It was only a matter of time: The FAA has issued its approval for beyond visual line of sight flights using Skydio drones in conjunction with a Skydio dock. This is a major step on the road to completely autonomous remote drone operations – one that opens up a wide range of new use-case scenarios.
The news came in a blog post on the Skydio website – and it’s very significant. The FAA has given the green light for BNSF Railway to remotely operate dock-based Skydio drones. The blog says “it is the first national approval of remote, dock-based operations in the United States.”
And that’s a pretty big deal.
In addition to its other products, Skydio has created a dock solution that can serve as a home base for a drone. The Skydio 2 (or Skydio X2) can take off from and land on a base that provides it with charging capabilities, as well as a safe harbor from inclement weather. That’s pretty cool. But it’s also a technology that enables a wide variety of use-case scenarios. These include automated inspections of construction sites or critical infrastructure, remote dispatch from across town or across the country – all without a human being having to physically be on site to operate the drone.
The approval actually came today from the FAA, says the blog. And we’re willing to bet it will be the first of many.
The dock itself looks a little bit like a toaster oven. It features a sliding platform that extends for takeoff and landing, then retracts for the drone to recharge in its protected enclave. The company teased it with this video back in 2019:
Super useful tool
Think about this for a second. Regularly programmed flights for inspection, mapping, and more could be completely hands-off, with an operator monitoring the progress of the mission remotely. No need for a pilot on site (providing you have the FAA’s blessing). And that’s the key thing here: The FAA has given its blessing to using the system for commercial operations. Previous approvals for what many call “drone-in-a-box” solutions have been for R&D and proof-of-concept purposes.
This time around, it’s for real. BNSF will be dispatching Skydio drones from these docks for inspection purposes. We cannot emphasize enough what a step this is, as the drone sector pushes inexorably toward a future that increasingly relies on AI and automation – and less on human operators pushing sticks. Think of the doors this opens for First Responders, law enforcement, Enterprise users, researchers – the potential here is phenomenal.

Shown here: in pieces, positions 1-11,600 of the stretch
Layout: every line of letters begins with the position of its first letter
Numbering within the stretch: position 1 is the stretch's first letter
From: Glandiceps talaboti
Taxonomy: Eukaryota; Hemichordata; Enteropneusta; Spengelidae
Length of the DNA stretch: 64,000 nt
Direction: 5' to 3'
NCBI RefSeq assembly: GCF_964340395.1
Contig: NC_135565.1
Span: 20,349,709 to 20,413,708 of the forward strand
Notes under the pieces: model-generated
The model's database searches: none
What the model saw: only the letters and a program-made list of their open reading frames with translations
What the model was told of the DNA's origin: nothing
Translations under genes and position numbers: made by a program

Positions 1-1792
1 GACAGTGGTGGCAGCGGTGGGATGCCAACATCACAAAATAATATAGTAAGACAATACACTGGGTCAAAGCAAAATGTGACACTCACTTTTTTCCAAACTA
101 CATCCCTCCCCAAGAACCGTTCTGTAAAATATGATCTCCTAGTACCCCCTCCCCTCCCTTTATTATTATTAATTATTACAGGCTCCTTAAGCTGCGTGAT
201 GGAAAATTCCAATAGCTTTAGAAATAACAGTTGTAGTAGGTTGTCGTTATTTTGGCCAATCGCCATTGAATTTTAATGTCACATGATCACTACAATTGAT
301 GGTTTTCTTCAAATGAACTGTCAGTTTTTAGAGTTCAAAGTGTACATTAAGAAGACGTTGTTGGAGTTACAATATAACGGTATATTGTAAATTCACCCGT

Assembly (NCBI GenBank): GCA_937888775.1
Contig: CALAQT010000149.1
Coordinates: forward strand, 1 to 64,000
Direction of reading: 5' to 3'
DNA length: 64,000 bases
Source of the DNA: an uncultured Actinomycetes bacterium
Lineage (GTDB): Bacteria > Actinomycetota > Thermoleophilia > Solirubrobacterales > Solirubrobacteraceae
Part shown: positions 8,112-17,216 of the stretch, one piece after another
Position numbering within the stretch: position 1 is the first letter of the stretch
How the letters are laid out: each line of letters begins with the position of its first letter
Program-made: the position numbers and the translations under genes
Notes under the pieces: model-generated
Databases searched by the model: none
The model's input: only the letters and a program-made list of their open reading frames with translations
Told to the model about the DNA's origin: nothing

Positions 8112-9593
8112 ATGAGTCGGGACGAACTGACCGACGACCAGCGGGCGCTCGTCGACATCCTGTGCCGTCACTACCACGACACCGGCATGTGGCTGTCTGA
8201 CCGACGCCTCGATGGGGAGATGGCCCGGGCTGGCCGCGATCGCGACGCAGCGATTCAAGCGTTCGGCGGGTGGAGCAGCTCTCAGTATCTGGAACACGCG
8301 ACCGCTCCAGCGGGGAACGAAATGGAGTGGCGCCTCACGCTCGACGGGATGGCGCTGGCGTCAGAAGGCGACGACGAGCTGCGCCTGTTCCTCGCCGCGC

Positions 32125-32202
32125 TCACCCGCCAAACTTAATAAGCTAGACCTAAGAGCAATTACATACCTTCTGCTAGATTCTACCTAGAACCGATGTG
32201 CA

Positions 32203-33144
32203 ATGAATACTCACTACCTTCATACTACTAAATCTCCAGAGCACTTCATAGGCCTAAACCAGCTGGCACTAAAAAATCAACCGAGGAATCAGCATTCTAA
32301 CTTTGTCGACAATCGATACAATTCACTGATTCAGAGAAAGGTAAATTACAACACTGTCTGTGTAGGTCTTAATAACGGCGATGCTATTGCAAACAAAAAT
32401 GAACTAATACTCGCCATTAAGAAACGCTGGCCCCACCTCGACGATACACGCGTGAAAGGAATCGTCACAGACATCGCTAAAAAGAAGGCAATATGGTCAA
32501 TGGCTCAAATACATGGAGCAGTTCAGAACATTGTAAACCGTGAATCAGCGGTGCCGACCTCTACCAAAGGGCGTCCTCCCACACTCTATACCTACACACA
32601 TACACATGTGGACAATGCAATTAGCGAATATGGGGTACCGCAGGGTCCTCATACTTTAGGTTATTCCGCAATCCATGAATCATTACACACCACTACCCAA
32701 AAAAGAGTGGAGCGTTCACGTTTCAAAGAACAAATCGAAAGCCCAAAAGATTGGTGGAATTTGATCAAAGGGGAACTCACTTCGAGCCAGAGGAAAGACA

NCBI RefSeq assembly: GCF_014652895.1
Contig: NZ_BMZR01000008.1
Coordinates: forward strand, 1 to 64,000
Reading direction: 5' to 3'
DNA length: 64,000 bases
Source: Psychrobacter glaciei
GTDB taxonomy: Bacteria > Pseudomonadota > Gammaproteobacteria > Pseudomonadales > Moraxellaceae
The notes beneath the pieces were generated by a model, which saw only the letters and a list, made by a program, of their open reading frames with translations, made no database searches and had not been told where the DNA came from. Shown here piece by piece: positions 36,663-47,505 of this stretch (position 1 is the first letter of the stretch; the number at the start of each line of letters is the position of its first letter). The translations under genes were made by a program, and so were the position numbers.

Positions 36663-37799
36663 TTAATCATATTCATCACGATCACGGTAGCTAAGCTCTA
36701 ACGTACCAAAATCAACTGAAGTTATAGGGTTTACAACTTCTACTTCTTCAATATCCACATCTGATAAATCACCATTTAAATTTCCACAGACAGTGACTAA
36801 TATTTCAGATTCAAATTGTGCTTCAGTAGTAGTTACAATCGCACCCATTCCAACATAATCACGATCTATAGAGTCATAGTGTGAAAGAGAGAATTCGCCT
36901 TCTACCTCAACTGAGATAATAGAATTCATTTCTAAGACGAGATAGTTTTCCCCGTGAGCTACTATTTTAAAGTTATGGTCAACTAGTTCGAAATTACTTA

It’s the largest railway in the United States, and it’s also been an early adopter of drones. It created its drone program in 2014, and a year later carried out the first civil beyond visual line of sight flight in the US. Since then, the company has logged some 28,000 miles of BVLOS flights – an absolutely stunning figure. In its blog, Skydio offers up kudos to both BNSF and the Federal Aviation Administration:
Skydio applauds BNSF for its leadership and unsurpassed commitment to safety and innovation. We also applaud the FAA. We believe the FAA deserves far more credit than it often receives from the drone industry. This approval – likely the most advanced operation of small drones in the history of the United States – vividly demonstrates the FAA’s commitment to facilitating the safe and effective integration of drones into the national airspace system. When presented with a compelling safety case, the right technology, and an operator with an outstanding track record of safety (like BNSF), the FAA is willing to enable the advanced operations necessary to unlock the full potential of drones to make our world more productive, creative, and safe.
As the federal regulator, the FAA doesn’t take BVLOS flights lightly. And BVLOS operations using docking stations takes things to an entirely new level. Of course, to grant this waiver, the FAA had to be satisfied the operations would be safe, or at least pose minimal risk. That means the regulator had to have confidence in the drone, the dock – and the scope of operations.
In this case, there are certain limitations contained in the waiver, mostly (or so it appears) to add an extra buffer between the drone’s altitude above ground level and low-flying crewed aircraft. Here’s how the blog explains it:
Under the waiver, BNSF may remotely operate Skydio drones in docks beyond line of sight above rural portions of its network for purposes of infrastructure inspection, patrol, and training. Operations will take place below 100 feet of the ground or obstacles, minimizing the risk of crewed aircraft encounters. The waiver is not geographically limited; it applies to areas above BNSF’s private property located more than 3 nautical miles from airports. BNSF will utilize detect and avoid technology when conducting BVLOS operations.
What does that look like?
Thankfully, Skydio put together some infographics to help explain things.
The age of autonomy
This really is the next stage – and a huge one – in the utility of drones: Automated missions, dispatched and monitored remotely. Perimeter security, carried out on regular schedules. Fire departments, able to dispatch a drone for situational awareness the moment a 9-1-1 call comes in. Military installations, power plants – and much, much more.
Yes, we’ve seen other “drone-in-a-box” solutions, and undoubtedly many of them have potential. But the Skydio system has been purpose-built for Skydio products and also offers a far more compact design than most we’ve seen. This is not just an incremental step forward, but a giant leap.
As noted, the Skydio system bring deployed by BNSF is the first to receive approval for these kinds of operations. In our view, the FAA-sanctioned commercial deployment of this system is a very big thing. The waiver, by the way, is valid until June 30, 2023.
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